Walensky’s announcement had a few caveats. The requirement to wear masks during travel – on buses, trains, planes and public transportation – stands, Walensky said.

Anyone who develops Covid-19 symptoms should put their mask back on and get tested, she said.

And those with compromised immune systems should speak with their doctors before giving up their masks.

“The past year has shown us that this virus can be unpredictable, so if things get worse, there is always a chance we may need to make a change to these recommendations,” Walensky said.

Despite the new guidance, people should be able to make their own choices in wearing masks, Fauci said.

“What you heard from Dr. Walensky is the recommendation based on science. And that’s just a recommendation. And when people want to do that, they at least have the science behind them,” Fauci said.

“There’s absolutely nothing wrong with an individual who has a certain level of risk aversion, as we know the risk is extremely low of getting infected whether you’re indoors or outdoors,” Fauci said. “But there are those people who don’t want to take that bit of a risk, and there’s nothing wrong with that, and they shouldn’t be criticized.”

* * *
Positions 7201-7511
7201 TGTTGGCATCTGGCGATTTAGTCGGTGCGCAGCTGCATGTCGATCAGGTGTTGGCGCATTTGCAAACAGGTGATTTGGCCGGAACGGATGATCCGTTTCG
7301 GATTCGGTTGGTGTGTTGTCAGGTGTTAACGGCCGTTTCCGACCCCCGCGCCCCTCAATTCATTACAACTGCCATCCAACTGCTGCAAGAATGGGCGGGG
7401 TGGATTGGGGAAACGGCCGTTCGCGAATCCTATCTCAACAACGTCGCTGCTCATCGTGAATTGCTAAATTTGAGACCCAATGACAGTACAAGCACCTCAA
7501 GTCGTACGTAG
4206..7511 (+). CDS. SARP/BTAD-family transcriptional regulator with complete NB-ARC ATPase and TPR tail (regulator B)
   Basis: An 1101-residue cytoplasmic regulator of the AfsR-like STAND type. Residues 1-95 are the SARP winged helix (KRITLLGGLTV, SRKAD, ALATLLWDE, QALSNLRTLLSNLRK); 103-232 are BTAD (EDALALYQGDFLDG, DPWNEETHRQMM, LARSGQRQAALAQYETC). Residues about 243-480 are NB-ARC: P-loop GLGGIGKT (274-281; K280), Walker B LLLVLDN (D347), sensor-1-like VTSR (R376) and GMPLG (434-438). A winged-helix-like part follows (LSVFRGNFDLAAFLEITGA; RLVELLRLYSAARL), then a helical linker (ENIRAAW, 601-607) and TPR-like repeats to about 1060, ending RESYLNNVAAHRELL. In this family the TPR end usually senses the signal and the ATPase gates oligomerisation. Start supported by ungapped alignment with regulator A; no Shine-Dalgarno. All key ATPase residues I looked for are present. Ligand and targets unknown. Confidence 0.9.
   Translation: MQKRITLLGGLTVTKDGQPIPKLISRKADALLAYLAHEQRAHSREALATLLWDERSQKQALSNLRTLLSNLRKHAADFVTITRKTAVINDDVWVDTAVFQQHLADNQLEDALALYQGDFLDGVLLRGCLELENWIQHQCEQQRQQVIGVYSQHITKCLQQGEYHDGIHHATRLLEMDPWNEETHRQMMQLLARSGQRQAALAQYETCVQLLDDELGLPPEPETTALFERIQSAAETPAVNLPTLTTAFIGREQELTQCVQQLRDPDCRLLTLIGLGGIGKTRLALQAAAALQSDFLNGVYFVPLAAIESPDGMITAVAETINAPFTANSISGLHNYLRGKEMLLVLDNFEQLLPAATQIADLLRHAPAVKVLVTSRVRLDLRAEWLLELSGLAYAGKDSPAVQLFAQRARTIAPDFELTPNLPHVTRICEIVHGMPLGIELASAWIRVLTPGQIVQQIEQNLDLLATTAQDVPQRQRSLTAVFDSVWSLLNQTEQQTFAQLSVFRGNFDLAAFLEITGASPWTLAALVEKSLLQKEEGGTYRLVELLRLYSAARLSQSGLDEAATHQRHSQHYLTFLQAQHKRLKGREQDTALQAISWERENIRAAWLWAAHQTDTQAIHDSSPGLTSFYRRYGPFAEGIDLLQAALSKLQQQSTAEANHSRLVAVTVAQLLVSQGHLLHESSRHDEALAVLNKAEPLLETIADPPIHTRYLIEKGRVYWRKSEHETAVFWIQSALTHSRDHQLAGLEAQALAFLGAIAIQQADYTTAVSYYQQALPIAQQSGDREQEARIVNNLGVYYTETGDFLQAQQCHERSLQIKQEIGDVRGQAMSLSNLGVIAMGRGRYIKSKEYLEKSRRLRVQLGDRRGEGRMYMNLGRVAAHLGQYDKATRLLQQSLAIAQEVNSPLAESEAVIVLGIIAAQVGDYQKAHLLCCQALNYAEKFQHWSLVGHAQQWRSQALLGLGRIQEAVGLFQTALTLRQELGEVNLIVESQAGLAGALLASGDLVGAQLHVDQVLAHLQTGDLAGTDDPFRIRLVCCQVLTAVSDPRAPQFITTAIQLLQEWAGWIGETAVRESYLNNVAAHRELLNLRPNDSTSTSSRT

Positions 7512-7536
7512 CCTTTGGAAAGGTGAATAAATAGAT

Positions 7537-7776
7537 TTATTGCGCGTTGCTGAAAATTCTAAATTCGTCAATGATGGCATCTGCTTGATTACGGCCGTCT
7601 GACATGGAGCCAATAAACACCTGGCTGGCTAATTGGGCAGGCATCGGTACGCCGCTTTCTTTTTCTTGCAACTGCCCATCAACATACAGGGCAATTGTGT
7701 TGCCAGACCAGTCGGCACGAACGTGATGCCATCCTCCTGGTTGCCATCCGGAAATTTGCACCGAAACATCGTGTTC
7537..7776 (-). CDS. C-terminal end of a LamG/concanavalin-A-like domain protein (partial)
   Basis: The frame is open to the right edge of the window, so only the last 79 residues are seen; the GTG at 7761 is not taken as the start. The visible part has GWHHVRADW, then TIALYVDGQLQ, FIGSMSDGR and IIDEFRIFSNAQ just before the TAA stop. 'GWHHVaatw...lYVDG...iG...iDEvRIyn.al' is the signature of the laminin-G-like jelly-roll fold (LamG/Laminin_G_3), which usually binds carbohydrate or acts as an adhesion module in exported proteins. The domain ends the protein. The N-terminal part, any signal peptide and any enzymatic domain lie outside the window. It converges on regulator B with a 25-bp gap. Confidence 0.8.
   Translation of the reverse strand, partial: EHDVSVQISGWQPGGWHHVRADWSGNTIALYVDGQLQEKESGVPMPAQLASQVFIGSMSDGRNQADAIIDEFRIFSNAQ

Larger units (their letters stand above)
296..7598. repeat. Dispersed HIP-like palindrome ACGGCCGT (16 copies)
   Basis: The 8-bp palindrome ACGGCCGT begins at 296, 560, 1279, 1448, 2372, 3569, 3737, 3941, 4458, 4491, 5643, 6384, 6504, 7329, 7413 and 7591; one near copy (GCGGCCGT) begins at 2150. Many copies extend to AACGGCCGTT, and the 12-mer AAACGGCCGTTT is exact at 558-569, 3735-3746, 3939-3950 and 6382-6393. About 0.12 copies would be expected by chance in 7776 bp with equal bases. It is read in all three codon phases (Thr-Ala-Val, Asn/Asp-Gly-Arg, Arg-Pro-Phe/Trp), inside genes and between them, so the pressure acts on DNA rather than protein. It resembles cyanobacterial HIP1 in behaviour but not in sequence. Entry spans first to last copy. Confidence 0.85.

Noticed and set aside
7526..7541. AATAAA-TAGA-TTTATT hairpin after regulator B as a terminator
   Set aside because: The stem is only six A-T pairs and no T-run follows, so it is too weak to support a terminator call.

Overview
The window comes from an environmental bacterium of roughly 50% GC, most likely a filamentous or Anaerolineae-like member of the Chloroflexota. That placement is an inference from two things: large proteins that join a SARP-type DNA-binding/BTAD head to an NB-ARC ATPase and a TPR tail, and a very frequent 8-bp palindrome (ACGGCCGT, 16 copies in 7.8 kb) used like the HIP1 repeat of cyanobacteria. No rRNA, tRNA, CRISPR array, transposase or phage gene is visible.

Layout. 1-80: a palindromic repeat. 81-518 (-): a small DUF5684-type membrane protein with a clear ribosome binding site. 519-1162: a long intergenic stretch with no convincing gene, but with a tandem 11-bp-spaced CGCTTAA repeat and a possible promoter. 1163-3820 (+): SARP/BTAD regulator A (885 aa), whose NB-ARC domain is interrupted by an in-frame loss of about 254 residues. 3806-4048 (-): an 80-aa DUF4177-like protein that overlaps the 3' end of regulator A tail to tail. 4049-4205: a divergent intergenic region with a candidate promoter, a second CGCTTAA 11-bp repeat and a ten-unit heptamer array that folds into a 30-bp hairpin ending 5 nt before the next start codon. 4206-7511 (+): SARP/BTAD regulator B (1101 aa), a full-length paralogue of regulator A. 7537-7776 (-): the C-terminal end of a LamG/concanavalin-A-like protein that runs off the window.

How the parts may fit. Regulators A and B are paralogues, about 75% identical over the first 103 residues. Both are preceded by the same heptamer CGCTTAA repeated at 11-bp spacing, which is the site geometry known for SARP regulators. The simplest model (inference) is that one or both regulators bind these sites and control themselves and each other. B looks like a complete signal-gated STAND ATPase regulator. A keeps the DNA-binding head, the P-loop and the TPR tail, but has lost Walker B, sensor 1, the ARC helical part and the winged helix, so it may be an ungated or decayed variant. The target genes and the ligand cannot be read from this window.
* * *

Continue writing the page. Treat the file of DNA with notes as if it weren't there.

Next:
Children too young to be vaccinated will still have to wear masks indoors and around others, though, even if older kids and adults are free to take off face protection once they are fully vaccinated, Fauci said.

The airline industry also said it will continue to enforce a mask mandate on airplanes and in airports, Airlines For America spokesperson Carter Yang told CNN in a statement.

The Transportation Security Administration said Thursday the Biden administration’s transportation mask mandate will stay in place on flights and in terminals through September 13.

While it’s impossible to get Covid-19 from any of the vaccines used in the United States, the vaccines aren’t 100% effective against infection – and a small number of people have gotten coronavirus.